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Continued Tracking|Russia-Ukraine conflict for 4 months, what are the gains and losses of all parties?


2022-06-24: [Article Link]  Since the full-scale outbreak of the Russian-Ukraine conflict on 24 February, the Western countries, led by the United States, have imposed unprecedented and widespread sanctions on Russia in a number of economic, financial and energy fields, while Ukraine has received enormous military, economic and humanitarian assistance. At the same time, the “shock wave” of the Russian-Ukraine conflict has spread across the globe, and the world is facing multiple challenges. On 24 June, when the conflict reached its four-month node, what did stakeholders lose? On June 18, 2022, local time, the Donbas Liberator Monument rose with smoke following the shelling. Following the launch of the “Special Military Operation” on 24 February, Russia, initially advancing from the north, east and south to Ukraine, launched attacks on major cities such as Kiev, Mariupor, Kharkov and Herzon, but progress has been relatively slow and the two sides have been deadlocked. At the end of March, Russian Defence Minister Shoigu stated that the main tasks of the first phase of the “Special Military Operations” had been completed and that Russia had begun to focus on the main objective of the “Liberation” of Donbas. According to several Western media sources, the Russian army has made “slow but significant progress” since the conflict shifted eastwards to Donbas. At present, most of Donetsk and Luhansk counties are under Russian control, and the war in Utun continues. The entire Luhansk region will be under Russian control if the military operations of the Russian forces in North Donetsk and Lisychansk succeed. In addition, the Russian army continued to advance in southern Ukraine and took control of Mali-Upol on 20 May, and is currently intensifying its ground offensive against the Zaporoje area. Since the escalation of the conflict, Russia has only published casualty information twice in March, with the last official data on 25 March indicating that a total of 1351 Russian soldiers were killed in “special military operations”. However, with the continuation of the conflict approaching a key node of four months, the external assessment of Russian military casualty data has risen. Western officials have estimated that the total number of Russian troops operating in the country should be between 15 and 200000, as well as the real number of Russians killed and injured as of June, or 10 times more than official Russian data, and that a large number of weapons and equipment have been damaged. Also according to the U.S., Russia has begun to activate the Cold War-era T-62 tanks and to rebuild some of the battalion-class battle groups (BTGs), which, according to Rochan Consulting, the independent defence information company, “remarked serious human problems”. On 25 May, Russia announced the lifting of the age limit for the signing of the first military service contract between its nationals and foreign nationals and the Russian military, an analysis by Al Jazeera suggests that Russia may wish to recruit more soldiers for its military operations in Ukraine in order to address the shortage of troops. But, according to the Financial Times, the Russian army is still better than the Ukrainian side in terms of equipment and personnel. The Guardian is equally open to claims that Western officials tend to overestimate Russian casualties, and even within the Soviet army, with its overwhelming power of artillery, admits that Russians are far less likely to be killed or injured in the war in Utun than in the Utun. At the same time as Russia-Ukraine fell into the Larsaw war, the Western countries, led by the United States, imposed “unprecedented” comprehensive sanctions on Russia. Shortly after the escalation of the Russian-Ukraine conflict, the West announced the exclusion of some Russian banks from the SWIFT system, which led to a sharp drop in the ruble exchange rate. At the same time, the West has initiated sanctions against Russian companies and individuals, freezing or even confiscating their assets, involving thousands of politicians and business people and their relatives. In the area of energy, the US announced a ban on Russian oil and gas imports as early as March, the United Kingdom announced that it would phase out its dependence on Russian oil by the end of 2022, and the European Union announced that it would stop imports of Russian coal by August, without agreeing on gas-related sanctions. Under the cloud of conflict, a number of well-known international companies, such as McDonald’s, Siemens, Apple, Nike, Adidas and Netfly, have also announced a suspension of their operations in Russia or withdrawal from the Russian market, and all Russian flights have been banned from United States, British, European Union and Canadian airspace, affecting the lives and movement of the Russian people. However, the Russian economy, which was once severely hit by sanctions, was still more “capable” than expected. In the face of Western sanctions, Russia introduced the “Lub Settlement” of natural gas, with four lower base rates since early April, to stabilize the country’s monetary and financial system, and the rubles rebounded successfully. At the same time, high energy prices have made up for the loss of Russian exports, and Russian energy exports are shifting from the West to countries such as East India in search of a new “outcome.” According to the British journal Economist, “under ‘unprecedented severe’ sanctions in Western countries, Russia’s economy has suffered only ‘skin and flesh damage’, and has not suffered any bruising. At present, rubles have recovered all lost ground, and Russia’s real economy has shown “an amazing elasticity.” On 4 June 2022, local time, in Donetsk (Donetsk) area, the local conflict continued and the city was devastated in the streets. Western officials are generally of the view that Ukraine has been clearly at a disadvantage since the “main battlefield” of the Russian-Ukraine conflict was transferred to the Utun region. On 2 June, Ukrainian President Zelensky stated that Russia now controls nearly one fifth of Ukraine's territory, about 125,000 square kilometres, and that the Russian-Ukraine front is more than 1,000 kilometres long. To date, the conflict in Russia-Ukraine has been concentrated mainly in Donetsk and Liscichansk in North Donetsk. The Governor of Luhansk Region, Sergei Gede, admitted that in the entire Luhansk region, only Lisychansk remained in Ukraine's fully controlled cities and that the Russian army had taken control of 80 per cent of the territory of North Donetsk. In addition, the Russian army is launching shelling throughout the country against the country’s military infrastructure, with the cities of the east and south being the main targets. After four months of depletion, the damage to the army has been enormous. According to the British Guardian, on 10 June, data from the International Institute for Strategic Studies indicated that the army had a total of about 125,000 soldiers and 102,000 national and border guards. However, the Presidential Adviser revealed that, as the fighting in Utun intensified, the total daily casualties of the army were currently high and fluctuated between 600 and 1,000 people. According to Vadym Skibitsky, Deputy Director-General of the Ukrainian Military Intelligence, Ukraine currently uses 5,000-6,000 rounds per day and has “almost depleted” its stock of Soviet 152-mm standard artillery shells. Meanwhile, Ukrainian refugees continue to flow to neighbouring countries, and according to the latest data of the Office of the United Nations High Commissioner for Refugees (UNHCR), between 24 February and 7 June, some 7.3 million people left Ukraine, with at least 48 million refugees from Ukraine throughout Europe. Moreover, despite the fact that the security situation in the country remains precarious, Ukrainian citizens have returned to Ukraine; however, many of them have chosen to leave again because of the destruction of their homes and difficulties in finding work. However, unlike Russia, which has been subject to frequent sanctions, Ukraine has received significant military assistance from Western countries since the escalation of the conflict and continues to call for more support from the West. As Ukraine's first arms donor, the United States has provided US$ 4.6 billion (approximately RMB 30.850 billion) in military assistance to the country, and on 15 June Biden announced a further US$ 1 billion worth of updated military assistance, including coastal defence weapons and artillery for operation Donbas, bringing the total US military assistance to the country to more than US$ 5.6 billion (approximately RMB 37.560 billion). Poland, which follows the United States as the second largest supplier of weapons to Ukraine, has, according to media reports from Poland and the United States, delivered $1.6 billion worth of weapons (approximately 10.72 billion yuan renminbi) to Ukraine, including more than 200 tanks and a large number of anti-tank missiles, mortars, ammunition and drones. In May, the British Government indicated that it would assist the Ukrainian army with Pound450 million (approximately RMB 3.76 billion) and pledged to provide Ukraine with electronic warfare equipment, GPS jamming equipment and thousands of night vision equipment, and announced in June that it would provide a small additional M270 rocket systems to the country. Also according to Agence France Presse, since February this year Canada has provided military assistance to Ukraine in the amount of $262 million (approximately $1.385 billion). In late May, the Government of Canada also indicated that it would provide Uganda with an additional 20,000 shells to complement its previously assisted M777 howitzer to enhance Ukraine's defence capabilities in the Donbas area. Germany, which was blamed for the slowness of its military assistance to the U.S., also announced, together with France, on 16 June that it would further strengthen its support to the U.S. and, on 21 June, announced a list of weapons that had been disbursed and were planned to be supplied to the U.S., confirming that it would transport 30 Leopard self-propelled anti-aircraft guns, IRIS-T anti-aircraft systems and the Cobra artillery positioning radar system. On the same day, the Ministry of Defence confirmed that German-provided self-propelled howitzers had arrived in Ukraine and that, with the exception of the above-mentioned countries, the Nordic, Central and Eastern European and some Asian countries had committed themselves to providing arms assistance to Ukraine in respect of items such as “sampling” anti-tank missiles, “spill” missiles, howitzers, anti-tank mines and anti-tank guns, pistols and all types of ammunition. At the same time, the process of Ukraine's accession to the EU entered the “fast track” as a result of the Russian-Ukraine conflict. On 28 February, Zelensky signed a document requesting that the EU urgently adopt Ukraine's application for accession to the EU. On 8 April, the European Commission officially submitted to Ukraine a questionnaire on accession, and on 17 June, it recommended that Ukraine be granted EU candidate status. On 4 May 2022, local time, in Strasbourg, France, the President of the European Commission, Von der Laing, indicated that the European Union would impose a total ban on the import of oil from Russia for a period of six months. Since the escalation of the Russian-Ukraine conflict, the European Union has imposed six rounds of sanctions on Russia, covering various areas, including finance, energy, transport, the media and diplomacy, as well as on Belarus for “support to Russian military operations”. However, in view of the EU’s high dependence on Russian energy, there are persistent differences within the EU with regard to the Russian energy sanctions. As early as early as May, the EU submitted its sixth round of draft sanctions against Russia, which included that most member states should stop importing Russian oil by the end of this year. However, the EU’s internal consultations were once in a difficult position, owing to the concerns of several member states, including Hungary, about the impact of the sanctions on Russia’s energy supply. It was not until 3 June that the sixth round of EU sanctions was “late to arrive,” stating that the purchase of Russian crude oil by sea would cease within six months, and the purchase of Russian petroleum products would cease within eight months, but that member states relying on Russian pipeline crude oil would be granted a temporary exemption. At present, the EU is preparing a seventh round of sanctions against Russia, but internal differences remain a “treadstone.” According to Reuters, on 20 June, EU diplomats said that about one third of the 27 EU countries (mainly the Nordic and Eastern European countries) wanted the European Commission to carry out the seventh round of sanctions against Russia. Countries like Germany, however, prefer to focus on the imposition of existing sanctions and the blocking of loopholes, rather than embarking on a complex process of agreeing on new measures. With regard to energy, European countries, which are highly dependent on imports of natural gas, are increasingly torn apart, Germany is shaky, Hungary is firmly opposed to the energy ban, and Poland is willing to extend the sanctions to the gas ban. Moreover, there is a great deal of disagreement within the EU on the issue of new military support for Ukraine. Currently, the EU has provided Ukraine with 2 billion euros of military support from the European Peace Fund, and the Nordic and Eastern European countries, represented by Sweden and Poland, have called for the immediate disbursement of additional funds to Ukraine. But some countries, such as Germany, are reluctant to make further use of the “European Peace Fund” on budgetary grounds, arguing that there is a risk that there will be insufficient funds to deal with other crises. At the same time, the cost of sanctions against Russia is becoming apparent in European countries. Under the influence of the Russian-Ukraine conflict, concerns about winter “scarce” have grown, and successive declarations by countries such as Germany, Austria and the Netherlands to ease restrictions on coal power generation have been accused by the European Union of “don't retreat to dirty fossil fuels”. At the same time, high and often “shocked-up” inflation rates have devastated European citizens, and post-epidemic economic recovery has become more difficult. According to Eurostat’s preliminary statistics, the Russian-Ukraine conflict has affected the energy market, which continues to be volatile, food prices have soared, and inflation in the eurozone reached 8.1% annually in May, a record high. Multinational workers such as France, Germany, Belgium and the United Kingdom continue to go to the streets for strikes or demonstrations to protest rising costs of living and shrinking wages. According to Xinhua, the European Central Bank President, Lagarde, on 20 June, stated that rising energy prices, disruptions in supply and increased uncertainty had adversely affected economic activity in the euro area and that high inflation in Europe had spread to various sectors. On 28 February 2022 local time, in Delaware, United States, military equipment was prepared for transport to Ukraine. Immediately after the escalation of the Russian-Ukraine conflict, in March the United States announced a total ban on energy imports from Russia and stated that it was developing a long-term strategy to reduce the dependence of European allies and partners on Russian energy. But, on the other hand, US President Biden is constantly running for energy, deliberately closing up the oil-producing countries. As early as March, when the situation in Russia-Ukraine had subsided and global energy supply was strained, Western countries, including the US, frequently demanded that OPEC’s surplus-capable Saudi Arabia and the United Arab Emirates increase their oil production to help reduce their dependence on Russian energy. In recent days, as average gasoline prices in the United States have soared to historical heights, Biden, who is approaching the mid-term elections, is being exposed to “downside from reality” and may allow more sanctioned Iranian oil to enter the global market even if no agreement can be reached with Iran to revive the 2015 nuclear agreement. In addition, the Biden government had previously been considering other options, such as the purchase of Russian oil “at prices below market prices.” After “OPEC+” agreed to increase oil production on 2 June, the US announced that Biden would undertake his first visit to the Middle East in mid-July, visiting Israel, Palestine, and Saudi Arabia. Although the Biden Government stated that the mission was focused on security issues rather than on energy issues, CNN stated that the Biden mission was intended to persuade Saudi Arabia to exploit more oil and help mitigate the political impact of the soaring price of United States gasoline. At the same time, as the United States intelligence services believe that Saudi Crown Prince Salman may have ordered the killing of journalist Kashuji, Biden had previously made it clear that he would avoid direct contact with the Saudi Crown Prince. As a result, Biden’s visit to Saudi Arabia, “in word and in deed,” also elicited numerous domestic criticisms that it had “lost its moral compass” by controlling oil price demand. While the major oil-producing countries were being drawn up, the United States continued to draw up a large list of military assistance to the country. According to data from the United States Department of Defense network, since the escalation of the conflict in Russia-Ukraine and up to 15 June, the United States has pledged over $5.6 billion (approximately $37.560 billion) in military assistance to the country, including 400 MANPADS, 6,500 anti-tank missiles, 20,000 other anti-tank missiles, 700 drones, and more than 120 Phoenix phantom cruise missiles developed specifically to meet Ukraine's needs. However, the US is concerned about the amount of aid that it provides to the country. Cable News Network (CNN) quotes sources' analysis that, on the one hand, the US does not know where Western weapons will go, where they will be used effectively, where they will be consumed, etc., making war predictions and the development of aid policies against the country increasingly difficult. On the other hand, the long-termization of the conflict is causing the cost of aid to Western countries to continue to rise. Some Western governments, including the US, have begun to worry that the weapons donated to Ukraine have depleted the national arsenal that is vital to their own defence. On 29 March 2022 local time, in Istanbul, Turkey, the President of Turkey, Erdoğan, met and spoke with members of the delegations of Russia-Ukraine. Since the outbreak of the Russian-Ukraine conflict, Turkey has been engaged in shuttle diplomacy in the world political arena, once bringing the Russian-Ukraine parties closer to a peace agreement. Since the application of Finland and Sweden to join NATO to respond jointly to Russia, Turkey has become a “flash-starter” against the two countries' “accession” and is extremely strong. There is an analysis that Turkey intends to enhance its sense of existence through shuttle diplomacy and to highlight the important role of its “conciliator”, while taking the opportunity of NATO's expansion to assert its claim of interest in exchange for a “vote veto” in exchange for more leverage against Western Powers. According to Reuters, Sweden and Finland submitted their applications for NATO membership in May this year, which requires the unanimous consent of 30 NATO countries if they are to become full NATO members. However, the Turkish side has repeatedly expressed its opposition because the two countries allow organizations such as the “Kulun Movement” and the PKK, which are recognized by Turkey as terrorist organizations, to carry out activities against Turkey in their territories. In addition, the Turkish side accused Sweden of supplying weapons to the PKK, and according to the Turkish “list of entry requirements”, the two countries must cease their support for the above-mentioned “terrorist organizations” and lift the arms embargo and related sanctions against Turkey. During his visit to Sweden on 13 June, NATO Secretary-General Stoltenberg stated that Turkey's security concerns were “reasonable” and that Sweden had decided to amend its counter-terrorism legislation and ensure the country's legislative framework for arms exports in the hope that Sweden and Finland would join NATO “as soon as possible”. However, according to the British Financial Times, Turkey refused to participate in the NATO-organized Trilateral Talks in Turkey, Finland and Swe, and its President, Erdoğan, again stated on 15 June that the Turkish side would not change its position until the two countries took “unequivocal, concrete and decisive action to combat terrorism”. At the same time, the Russian-Ukraine conflict also provided a new “stage” for Turkish weapons that had played an important role in the previous Naka conflict. According to the Russian news website The Insider, on 31 May, since the outbreak of the Russian-Ukraine conflict, Turkish-made drones have helped Ukraine to foil attacks by Russian ground forces on several occasions. The UAV designer, Selchuk Baraktar, stated that, after seeing the situation in Ukraine, “the world is competing to buy a TB2 attack drone. On May 24, 2022, Japan's Tokyo, the US-Japan-India-Australia “Quadripartite Mechanism” summit was held on the same day. United States President Biden held talks with Indian Prime Minister Modi. However, since the outbreak of the Russian-Ukraine conflict, India has not followed the US-led Western sanctions campaign against Russia, emphasizing its neutrality and calling for a ceasefire through dialogue, with the hope of maximizing its interests by “walking wire” between the US and the Russians. On the one hand, despite the United States’ repeated calls to name India, accusing it of “unstable positions,” the two countries announced in April this year that they would strengthen their defence cooperation. According to the US-language Defense News, the US-India would promote cooperation between the two space agencies on space situational awareness and exchange, and deepen cooperation in cyberspace through training and exercises. At the same time, United States Secretary of Defense Austen stressed that the United States would seek a way of financing that would reduce the price of United States weapons sold and would push India “out of its dependence on Russian weapons”. The two countries will also take some “supply chain cooperation measures” to quickly support each other’s priorities in defence needs. Moreover, during the conflict in Russia-Ukraine, a number of countries, including the United Kingdom and the United States, have expressed their willingness to provide more arms export services to India and to strengthen defence cooperation with it. According to Reuters, India, the largest global purchaser of Russian military equipment, is also interested in diversifying the supply of armaments and has begun to seek additional weapons and ammunition from Eastern European countries, while actively promoting the manufacture of equipment by its domestic companies. The U.S. War on the Rocks website analyses that the speed and extent of Western sanctions against Russia have made India aware of the importance of “technical autonomy”. On the other hand, India has resisted the enormous pressure from the West to maintain relative stability in its relations with Russia, and may have deliberately taken the opportunity to increase its imports of Russian crude oil “at a discount”. Like most countries in the world, India is also working to prevent rising fuel prices from triggering uncontrolled inflation, and Russian crude oil, which has fallen sharply after the Russian-Ukraine conflict, is an excellent option for it. The Wall Street Journal recently reported that, according to insiders, the Government of India is urging the country's State-owned oil companies to import large amounts of cheap crude oil from Russia. Although government officials in India who do not wish to reveal their names deny this, according to Kpler, the bulk merchandise data tracking agency, India has increased its imports of crude oil more than 25 times since the outbreak of the conflict in Russia, buying an average of 1 million barrels of crude oil per day in June, compared to an average of 30,000 barrels per day in India in February. Russian President Putin also stated on 23 June that Russia's oil supply to countries such as India, which has become one of the “most important customers” of Russian oil exports, was increasing significantly. However, India’s purchases of low-value Russian crude oil were also warned by the US. According to Reuters and the Financial Times, on 9 June, US Department of State Senior Energy Security Adviser Hawkstein stated that, while the US could not prohibit Indian purchases of Russian crude oil because it had not imposed secondary sanctions on imports of Russian oil, India should not be “excessive” and should not be perceived as “using the suffering of the European-American family.” On 6 May 2022 local time, Ukrainian military personnel inspected the barn near the front line of the Herzon region. The impact of the Russian-Ukraine conflict goes far beyond the regional context, creating a huge “shock wave” on a global scale, triggering multiple crises. With regard to food security, Russia and Ukraine are the two major exporters of wheat, maize, oilseeds, sunflower seeds and sunflower oil worldwide, accounting for 12 per cent of total world market exports, while Russia is the world's largest fertilizer producer. Following the outbreak of the Russian-Ukraine conflict, the lack of access to international markets and the restrictions imposed on the export of Russian fertilizers as a result of sanctions have led to a sharp increase in global food prices and raised concerns about global food security and its potential implications. According to the British Guardian, on 17 June, David Beasley, head of the United Nations World Food Programme, said that, with soaring food prices around the world, dozens of countries would face the risk of protests, riots and political violence this year. In response, the West and Russia accuse each other of being responsible for the food problem and of falling into a “food war.” However, according to the Turkish News, on 21 June, the Quartet between Turkey, Ukraine, Russia and the United Nations will be held in Istanbul within 10 days, which may provide a new way out for the smooth movement of Ukrainian food to the world and a solution to the food crisis. The Russian-Ukraine conflict has also profoundly affected the global energy landscape. On the one hand, the Russian-Ukraine conflict has pushed global oil and gas prices up dramatically. According to Forbes, international crude oil prices have gone up all the way after the escalation of the conflict and remained high after nearly 14 years of record highs of $139 per barrel, while gas prices have been innovatively high, further exacerbating global inflation. On the other hand, with increased multinational sanctions on Russian energy exports and changing international market flows for energy supply and demand, the reduction in Russian energy supply left a huge market gap, with more coal and natural gas from Australia and India flowing to Europe, while more energy from Russia went to eastern markets. At the economic level, a number of international agencies are pessimistic about the direction of the world economy under the influence of the Russian-Ukraine conflict. According to Reuters, on 7 June, the World Bank reduced the global economic growth forecast for 2022 by nearly one third to 2.9 per cent, stating that the global economy might enter a “long period of weak growth and high inflation” and could even run the risk of severe stagnation in the late 1970s, with low- and middle-income economies facing devastating consequences. Despite relative optimism over the World Bank and cautious about whether the global economy is on the verge of stagnation, OECD similarly expected global economic growth in 2022 to fall from 4.5 per cent previously to 3 per cent and projected a further slowdown to 2.8 per cent in 2023, while inflation in its 38 member countries is expected to double to almost 9 per cent in 2022.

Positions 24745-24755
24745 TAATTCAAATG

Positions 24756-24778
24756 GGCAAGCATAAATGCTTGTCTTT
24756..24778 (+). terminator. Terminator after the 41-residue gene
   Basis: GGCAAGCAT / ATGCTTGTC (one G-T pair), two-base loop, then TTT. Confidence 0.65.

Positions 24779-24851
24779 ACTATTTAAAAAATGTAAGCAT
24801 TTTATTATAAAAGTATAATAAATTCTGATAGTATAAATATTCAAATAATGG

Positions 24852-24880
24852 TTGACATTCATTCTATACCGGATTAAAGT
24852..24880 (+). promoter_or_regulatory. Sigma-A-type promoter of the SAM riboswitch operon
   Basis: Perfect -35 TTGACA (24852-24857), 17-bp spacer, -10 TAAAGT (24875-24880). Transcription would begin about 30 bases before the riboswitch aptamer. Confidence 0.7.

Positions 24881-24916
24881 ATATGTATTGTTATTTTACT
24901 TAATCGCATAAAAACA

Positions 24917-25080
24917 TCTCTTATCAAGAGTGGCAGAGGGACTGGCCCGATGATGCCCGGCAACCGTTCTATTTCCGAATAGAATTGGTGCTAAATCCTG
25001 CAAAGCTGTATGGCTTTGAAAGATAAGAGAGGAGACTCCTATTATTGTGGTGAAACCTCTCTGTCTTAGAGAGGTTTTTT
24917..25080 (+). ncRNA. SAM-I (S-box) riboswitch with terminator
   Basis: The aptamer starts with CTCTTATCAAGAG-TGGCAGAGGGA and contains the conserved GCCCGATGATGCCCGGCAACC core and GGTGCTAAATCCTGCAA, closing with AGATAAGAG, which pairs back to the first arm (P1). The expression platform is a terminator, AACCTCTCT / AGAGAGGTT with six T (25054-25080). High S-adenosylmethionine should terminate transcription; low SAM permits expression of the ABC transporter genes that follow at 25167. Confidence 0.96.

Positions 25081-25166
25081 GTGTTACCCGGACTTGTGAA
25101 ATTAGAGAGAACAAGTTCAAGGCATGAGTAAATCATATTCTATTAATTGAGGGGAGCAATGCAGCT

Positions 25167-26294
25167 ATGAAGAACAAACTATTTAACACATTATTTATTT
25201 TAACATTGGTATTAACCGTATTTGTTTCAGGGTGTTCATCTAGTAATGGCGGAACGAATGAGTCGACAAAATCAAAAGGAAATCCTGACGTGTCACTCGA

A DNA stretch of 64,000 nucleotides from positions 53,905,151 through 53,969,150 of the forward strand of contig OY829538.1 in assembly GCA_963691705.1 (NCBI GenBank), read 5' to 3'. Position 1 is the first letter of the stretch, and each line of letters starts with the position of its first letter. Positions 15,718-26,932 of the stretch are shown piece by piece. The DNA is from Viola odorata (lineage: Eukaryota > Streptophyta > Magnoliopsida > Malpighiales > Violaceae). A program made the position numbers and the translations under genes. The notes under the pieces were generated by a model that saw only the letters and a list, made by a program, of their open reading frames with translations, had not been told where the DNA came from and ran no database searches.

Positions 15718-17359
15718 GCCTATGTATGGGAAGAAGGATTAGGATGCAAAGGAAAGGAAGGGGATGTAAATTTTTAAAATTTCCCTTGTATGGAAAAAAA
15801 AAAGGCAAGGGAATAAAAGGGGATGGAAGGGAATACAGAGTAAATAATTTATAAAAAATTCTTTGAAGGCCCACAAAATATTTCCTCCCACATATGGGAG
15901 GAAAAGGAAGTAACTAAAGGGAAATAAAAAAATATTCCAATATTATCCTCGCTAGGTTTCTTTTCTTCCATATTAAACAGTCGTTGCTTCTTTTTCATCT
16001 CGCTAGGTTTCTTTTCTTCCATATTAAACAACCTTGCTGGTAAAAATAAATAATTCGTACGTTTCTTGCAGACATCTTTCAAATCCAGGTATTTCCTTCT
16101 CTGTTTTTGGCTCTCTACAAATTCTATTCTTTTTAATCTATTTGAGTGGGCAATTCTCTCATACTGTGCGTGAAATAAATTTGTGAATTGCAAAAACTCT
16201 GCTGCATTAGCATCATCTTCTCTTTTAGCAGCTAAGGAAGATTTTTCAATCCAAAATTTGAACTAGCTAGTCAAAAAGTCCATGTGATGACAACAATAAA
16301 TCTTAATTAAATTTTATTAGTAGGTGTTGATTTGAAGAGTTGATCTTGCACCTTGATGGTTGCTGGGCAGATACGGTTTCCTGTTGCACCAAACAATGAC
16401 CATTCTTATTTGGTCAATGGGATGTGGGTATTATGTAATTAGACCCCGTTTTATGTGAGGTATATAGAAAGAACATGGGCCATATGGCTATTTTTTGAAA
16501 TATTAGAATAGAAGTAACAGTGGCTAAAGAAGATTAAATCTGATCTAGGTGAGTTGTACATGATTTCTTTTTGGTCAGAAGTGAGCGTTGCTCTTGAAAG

Note: This is a translated version of the Chinese news media article. A mature and nuanced reading is suggested.